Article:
Version 53 (modified by davidsarah, at 2009-10-21T01:30:03Z) (diff) |
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This is about What Could Go Wrong with the "Elk Point 2" immutable file caps: http://jacaranda.org/tahoe/immutable-elkpoint-2.svg (http://jacaranda.org/tahoe/immutable-elkpoint-2.png if your browser does not correctly handle SVG.)
# | what bad thing could happen | how | who could do it | what could they target | what crypto property prevents it | how expensive to brute force |
1 | shape-shifter immutable file [footnote 1] | collide read-cap (R,T) | creator of a file | their own file | the hash function's and cap format's collision resistance on the read-cap (R,T). This also depends on the encryption of K1 being deterministic and correct, and on the suitability of hash_r as a KDF (key derivation function). | approx sqrt(2.p).2^{(r+t)/2} [footnotes 7,8] |
2 | unauthorized read | attack the encryption of K1 with R | anyone | any one file | the security of the encryption scheme used for K1, the secrecy of the read-key R, and the suitability of hash_r as a KDF. | p.2^{min(r,k)} |
3 | forgery of immutable file | generate a matching read-cap (R,T) for someone else's file | anyone | any one file | the hash function's and cap format's second-preimage resistance on (R,T). This also depends on the encryption of K1 being deterministic and correct, and on the suitability of hash_r as a KDF. | (p/N).2^{r+t} [footnotes 5,8] |
4 | roadblock or speedbump [footnote 2] | generate (EncK1,Dhash,V) that hash to someone else's T, and copy their S | anyone [footnote 6] | any one file | the hash function's and cap format's second-preimage resistance on T | (p/N).2^{t} |
5 | unauthorized read | attack the encryption of the plaintext with K1 | anyone | any one file | the security of the encryption scheme used for the plaintext, and the secrecy of the encryption key K1. The latter also depends on the security and seeding of the RNG that generated it, and on resistance to attack #2. | p.2^{k} |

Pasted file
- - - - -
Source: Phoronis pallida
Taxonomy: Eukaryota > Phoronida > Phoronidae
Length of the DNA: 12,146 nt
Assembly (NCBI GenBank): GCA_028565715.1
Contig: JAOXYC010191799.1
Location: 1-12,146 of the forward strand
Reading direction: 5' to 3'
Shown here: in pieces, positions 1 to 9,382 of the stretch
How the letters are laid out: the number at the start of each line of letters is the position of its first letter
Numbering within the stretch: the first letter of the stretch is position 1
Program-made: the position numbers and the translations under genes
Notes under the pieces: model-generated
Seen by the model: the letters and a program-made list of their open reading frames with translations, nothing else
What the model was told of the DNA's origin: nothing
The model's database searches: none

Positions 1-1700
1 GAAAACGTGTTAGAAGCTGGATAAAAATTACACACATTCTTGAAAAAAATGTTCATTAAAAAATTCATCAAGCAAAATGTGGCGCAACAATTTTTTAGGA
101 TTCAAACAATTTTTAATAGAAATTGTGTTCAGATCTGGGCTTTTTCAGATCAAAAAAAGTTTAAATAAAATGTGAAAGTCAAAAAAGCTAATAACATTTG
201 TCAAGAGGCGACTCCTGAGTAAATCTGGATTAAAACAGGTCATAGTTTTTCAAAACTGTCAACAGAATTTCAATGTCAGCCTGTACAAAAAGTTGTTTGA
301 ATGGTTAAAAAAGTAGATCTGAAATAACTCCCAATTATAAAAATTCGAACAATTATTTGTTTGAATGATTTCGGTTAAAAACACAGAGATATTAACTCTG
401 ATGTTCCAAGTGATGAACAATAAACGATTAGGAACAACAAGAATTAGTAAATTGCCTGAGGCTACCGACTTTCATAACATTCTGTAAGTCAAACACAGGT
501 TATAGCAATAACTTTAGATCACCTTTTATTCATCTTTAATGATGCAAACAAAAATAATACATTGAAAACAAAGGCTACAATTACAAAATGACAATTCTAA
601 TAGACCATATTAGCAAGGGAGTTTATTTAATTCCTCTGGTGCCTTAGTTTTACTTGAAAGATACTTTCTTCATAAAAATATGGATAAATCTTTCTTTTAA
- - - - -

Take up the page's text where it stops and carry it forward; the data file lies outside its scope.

6 | unauthorized read | figure out the input to the hash function that generates S | anyone | any one file | the hash function's onewayness for (R,T) -> S | brute force on R is #2 |
7 | unauthorized deletion | figure out a working destroy-key KD for a given Dhash | anyone | any one file | the hash function's preimage resistance on Dhash and the secrecy of KD | (p/N).2^{min(d,dh)} |
8 | accidental collision | storage indices (S1,T1) and (S2,T2) collide accidentally | not applicable | any two files | approximately random distribution of hash function outputs | [footnote 4] |
9 | denial of service | prevent access to servers holding sufficient shares (by controlling some of them, or by attacking them or the network) | anyone | any file | not prevented by crypto | not applicable |
10 | cause invalid share to verify | generate (EncK1,Dhash,V) that hash to someone else's (T,U), and copy their S | anyone | any one file | the hash function's second-preimage resistance on (T,U) | (p/N).2^{t+u} [footnote 5] |